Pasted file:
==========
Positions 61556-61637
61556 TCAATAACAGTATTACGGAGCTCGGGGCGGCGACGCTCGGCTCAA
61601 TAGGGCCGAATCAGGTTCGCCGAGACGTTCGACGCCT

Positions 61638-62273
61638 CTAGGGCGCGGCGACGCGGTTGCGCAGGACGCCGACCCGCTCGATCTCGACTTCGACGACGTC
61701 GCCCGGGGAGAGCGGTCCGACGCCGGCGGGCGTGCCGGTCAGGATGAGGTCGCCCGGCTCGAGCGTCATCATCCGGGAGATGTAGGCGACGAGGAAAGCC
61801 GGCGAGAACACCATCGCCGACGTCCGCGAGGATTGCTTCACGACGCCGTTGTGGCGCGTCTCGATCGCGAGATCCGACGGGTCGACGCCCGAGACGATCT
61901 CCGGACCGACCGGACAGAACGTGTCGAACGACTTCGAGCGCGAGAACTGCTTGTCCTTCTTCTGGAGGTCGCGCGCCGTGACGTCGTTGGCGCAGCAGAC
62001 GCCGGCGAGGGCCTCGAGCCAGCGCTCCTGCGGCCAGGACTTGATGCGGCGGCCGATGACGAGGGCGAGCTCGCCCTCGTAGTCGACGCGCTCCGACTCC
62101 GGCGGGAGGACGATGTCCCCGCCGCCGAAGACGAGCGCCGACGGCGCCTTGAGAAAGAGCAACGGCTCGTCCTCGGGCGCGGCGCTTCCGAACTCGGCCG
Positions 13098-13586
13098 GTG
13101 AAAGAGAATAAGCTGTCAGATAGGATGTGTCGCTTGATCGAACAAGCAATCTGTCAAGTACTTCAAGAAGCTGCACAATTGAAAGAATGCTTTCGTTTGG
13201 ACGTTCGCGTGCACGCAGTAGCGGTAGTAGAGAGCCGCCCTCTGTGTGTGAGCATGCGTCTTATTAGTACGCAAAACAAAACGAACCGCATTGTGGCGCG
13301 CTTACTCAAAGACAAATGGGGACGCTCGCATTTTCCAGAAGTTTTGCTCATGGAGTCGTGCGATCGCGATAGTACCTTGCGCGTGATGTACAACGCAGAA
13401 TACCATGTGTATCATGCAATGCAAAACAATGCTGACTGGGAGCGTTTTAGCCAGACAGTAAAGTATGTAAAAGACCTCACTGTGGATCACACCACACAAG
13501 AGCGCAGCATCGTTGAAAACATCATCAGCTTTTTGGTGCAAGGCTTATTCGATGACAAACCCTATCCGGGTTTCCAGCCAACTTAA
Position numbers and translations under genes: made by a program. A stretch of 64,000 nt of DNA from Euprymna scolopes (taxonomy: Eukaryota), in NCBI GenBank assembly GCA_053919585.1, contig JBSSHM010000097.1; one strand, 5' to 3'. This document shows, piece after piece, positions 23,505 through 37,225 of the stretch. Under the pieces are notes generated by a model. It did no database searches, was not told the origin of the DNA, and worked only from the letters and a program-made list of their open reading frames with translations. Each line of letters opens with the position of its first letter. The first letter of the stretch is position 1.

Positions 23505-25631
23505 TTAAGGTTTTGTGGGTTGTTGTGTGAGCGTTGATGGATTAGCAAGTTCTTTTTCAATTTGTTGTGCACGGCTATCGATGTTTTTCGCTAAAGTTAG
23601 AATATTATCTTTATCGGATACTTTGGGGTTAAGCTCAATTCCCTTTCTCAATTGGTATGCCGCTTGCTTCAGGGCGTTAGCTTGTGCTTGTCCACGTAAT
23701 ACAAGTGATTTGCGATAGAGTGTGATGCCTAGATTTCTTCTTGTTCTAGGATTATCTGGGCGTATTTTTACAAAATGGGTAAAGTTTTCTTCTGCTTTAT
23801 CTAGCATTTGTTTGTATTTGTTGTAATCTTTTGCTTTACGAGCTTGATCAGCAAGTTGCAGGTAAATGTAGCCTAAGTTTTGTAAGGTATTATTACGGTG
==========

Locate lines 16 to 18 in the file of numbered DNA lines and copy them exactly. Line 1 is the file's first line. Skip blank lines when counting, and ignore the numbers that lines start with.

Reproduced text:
13401 TACCATGTGTATCATGCAATGCAAAACAATGCTGACTGGGAGCGTTTTAGCCAGACAGTAAAGTATGTAAAAGACCTCACTGTGGATCACACCACACAAG
13501 AGCGCAGCATCGTTGAAAACATCATCAGCTTTTTGGTGCAAGGCTTATTCGATGACAAACCCTATCCGGGTTTCCAGCCAACTTAA
Position numbers and translations under genes: made by a program. A stretch of 64,000 nt of DNA from Euprymna scolopes (taxonomy: Eukaryota), in NCBI GenBank assembly GCA_053919585.1, contig JBSSHM010000097.1; one strand, 5' to 3'. This document shows, piece after piece, positions 23,505 through 37,225 of the stretch. Under the pieces are notes generated by a model. It did no database searches, was not told the origin of the DNA, and worked only from the letters and a program-made list of their open reading frames with translations. Each line of letters opens with the position of its first letter. The first letter of the stretch is position 1.